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Tag Archives: Esi Edugyan

Five Books You Should Read First In 2013

With a new year comes new reading lists. We at Anisfield-Wolf rounded up some of the new and not-so-new books we'd like to read over the next few weeks. If this proves popular, we'll keep adding books here as suggestions and have a discussion about what we've enjoyed over on our Facebook page.  Ayaan Hirsi Ali - Infidel Stephen L. Carter - The Emperor of Ocean Park Jill Lepore - The Mansion of Happiness August Wilson - Fences  Esi Edugyan - The Second Life of Samuel Tyne            Read More →

Esi Edugyan Nominated For IMPAC Dublin Prize

                      What a year for Esi Edugyan! After winning multiple awards for her stunning novel Half Blood Blues, she has recently been nominated for the IMPAC Dublin Prize. Nominees are selected by librarians in 120 cities, and the most promising of the authors will move to the short list, announced April 9, 2013. The winner will be announced on June 6, 2013. Along with a prize of about $160,000 (Canadian), the winner will be able to take their place alongside great writers like Edward P. Jones and Michael Thomas.  Please join us in congratulating Ms. Edugyan!  Read more about the award here.  Read More →

The Anisfield-Wolf Book Awards – Told Through Tweets

[View the story "77th Annual Anisfield-Wolf Book Awards Ceremony" on Storify]   Read More →

Listen As Esi Edugyan, David Livingstone Smith, David W. Blight And Arnold Rampersad Discuss Race And Diversity

We won't spend too much time on an introduction today; let's get right to the meaty stuff. Recently, our 2012 winners all had a chance to speak with Dred-Scott Keyes on the Public Radio Exchange to discuss their books and the deeper themes within. Take a listen to David W. Blight and Esi Edugyan in part one, and David Livingstone Smith and Arnold Rampersad in part two: Read More →

VIDEO: Esi Edugyan: “I’ve Wanted To Be A Writer Since I Was 13”

Often writers feel that urge to put their thoughts out in the world as young children. 2012 Anisfield-Wolf winner Esi Edugyan felt the bug as a pre-teen after she drafted a piece of poetry that was so good, her mother insisted she must have copied it from a book. From then on, being a writer was an ultimate goal of a young Ms. Edugyan. Check out this short video presentation put together for the 2011 Scotiabank Giller Prize and learn more about her thoughts on the writing process, whether she'll ever use social media to converse with fans, and how she feels when she completes a first draft. Read More →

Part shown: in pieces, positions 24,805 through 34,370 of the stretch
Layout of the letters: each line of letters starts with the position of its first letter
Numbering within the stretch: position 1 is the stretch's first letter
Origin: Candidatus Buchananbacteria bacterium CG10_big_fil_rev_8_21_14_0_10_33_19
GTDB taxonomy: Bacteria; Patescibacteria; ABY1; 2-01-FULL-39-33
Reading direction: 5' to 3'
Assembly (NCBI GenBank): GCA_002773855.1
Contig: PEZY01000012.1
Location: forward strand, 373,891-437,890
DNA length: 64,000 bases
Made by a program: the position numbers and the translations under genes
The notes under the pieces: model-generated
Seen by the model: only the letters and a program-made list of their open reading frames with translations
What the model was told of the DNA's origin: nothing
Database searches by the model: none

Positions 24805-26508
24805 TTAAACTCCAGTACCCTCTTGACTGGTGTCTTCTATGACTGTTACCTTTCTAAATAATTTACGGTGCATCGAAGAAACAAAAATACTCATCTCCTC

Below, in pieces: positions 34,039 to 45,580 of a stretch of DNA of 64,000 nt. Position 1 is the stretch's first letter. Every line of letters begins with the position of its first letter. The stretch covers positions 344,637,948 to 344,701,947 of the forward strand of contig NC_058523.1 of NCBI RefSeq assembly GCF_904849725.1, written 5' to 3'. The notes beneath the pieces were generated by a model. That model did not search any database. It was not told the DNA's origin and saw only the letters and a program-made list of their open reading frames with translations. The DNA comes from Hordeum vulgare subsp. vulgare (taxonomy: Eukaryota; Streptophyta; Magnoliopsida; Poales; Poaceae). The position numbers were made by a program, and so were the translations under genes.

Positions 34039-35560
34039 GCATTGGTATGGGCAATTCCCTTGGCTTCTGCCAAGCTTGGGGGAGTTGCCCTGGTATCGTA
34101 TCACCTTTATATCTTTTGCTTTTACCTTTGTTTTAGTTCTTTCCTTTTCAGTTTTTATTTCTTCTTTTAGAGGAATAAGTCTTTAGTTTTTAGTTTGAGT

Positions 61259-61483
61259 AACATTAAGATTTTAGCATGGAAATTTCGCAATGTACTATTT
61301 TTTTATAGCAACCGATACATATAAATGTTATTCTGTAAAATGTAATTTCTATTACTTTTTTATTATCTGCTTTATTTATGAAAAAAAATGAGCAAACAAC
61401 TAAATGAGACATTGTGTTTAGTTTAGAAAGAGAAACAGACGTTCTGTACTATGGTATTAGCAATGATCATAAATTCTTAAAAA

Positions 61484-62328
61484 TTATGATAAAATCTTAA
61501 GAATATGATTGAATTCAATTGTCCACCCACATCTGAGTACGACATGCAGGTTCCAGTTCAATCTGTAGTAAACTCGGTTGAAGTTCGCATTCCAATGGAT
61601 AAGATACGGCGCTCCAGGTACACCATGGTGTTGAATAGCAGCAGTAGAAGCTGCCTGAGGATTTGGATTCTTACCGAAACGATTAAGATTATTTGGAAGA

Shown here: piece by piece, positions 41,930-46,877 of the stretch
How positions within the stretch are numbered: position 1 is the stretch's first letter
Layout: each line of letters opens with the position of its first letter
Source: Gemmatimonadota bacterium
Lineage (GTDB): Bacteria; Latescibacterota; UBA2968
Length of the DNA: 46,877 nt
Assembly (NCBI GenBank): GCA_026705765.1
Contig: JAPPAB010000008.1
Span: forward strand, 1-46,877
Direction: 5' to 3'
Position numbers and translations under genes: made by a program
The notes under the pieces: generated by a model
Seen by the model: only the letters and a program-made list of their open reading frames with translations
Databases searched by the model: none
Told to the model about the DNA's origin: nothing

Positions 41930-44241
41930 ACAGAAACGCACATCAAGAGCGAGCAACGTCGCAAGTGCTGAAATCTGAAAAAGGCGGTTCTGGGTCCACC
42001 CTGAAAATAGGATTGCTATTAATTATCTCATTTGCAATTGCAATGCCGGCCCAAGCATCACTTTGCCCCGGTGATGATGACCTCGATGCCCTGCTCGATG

5 Things To Know About Esi Edugyan, 2012 Winner For Fiction

We’ll be spending this week exploring the lives and works of the 2012 Anisfield-Wolf Award winners. Today we're recognizing Esi Edugyan, who won the 2012 Anisfield-Wolf Award for Half-Blood Blues.  She counts Leo Tolstoy and Alice Munro among her favorite writers of all time: "Tolstoy has given me the most, year after year, without fail. I return to him for his scope, his sense of human destiny, the vastness of his vision. Alice Munro, for the precision of her writing, the sharp corners she can turn between sentences. There are many others – dozens and dozens! – of course."  If she wasn't a writer, she'd still be doing something creative: "I honestly don't know. On those days when you're having problems and dreaming of greener pastures, you know, you think about it…I... Read More →

Meet Our 2012 Winners!

“The 2012 Anisfield-Wolf winners reflect the complexity of the issues of race and cultural diversity in our world,” said Henry Louis Gates Jr., the Alphonse Fletcher University Professor and director of the W.E.B. Du Bois Institute for African and African-American Research at Harvard University, who serves as jury chair. “These books and the people who created them help us gain a deeper understanding of the need to respect both the humanity and individuality of one other.” Our 2012 winners are (click on any of the photos to read more on the authors): Esi Edugyan, Half-Blood Blues: A Novel, Fiction David Blight, American Oracle: The Civil War in the Civil Rights Era, Nonfiction David Livingstone Smith, Less Than Human: Why We Demean, Enslave, and Exterminate Others... Read More →
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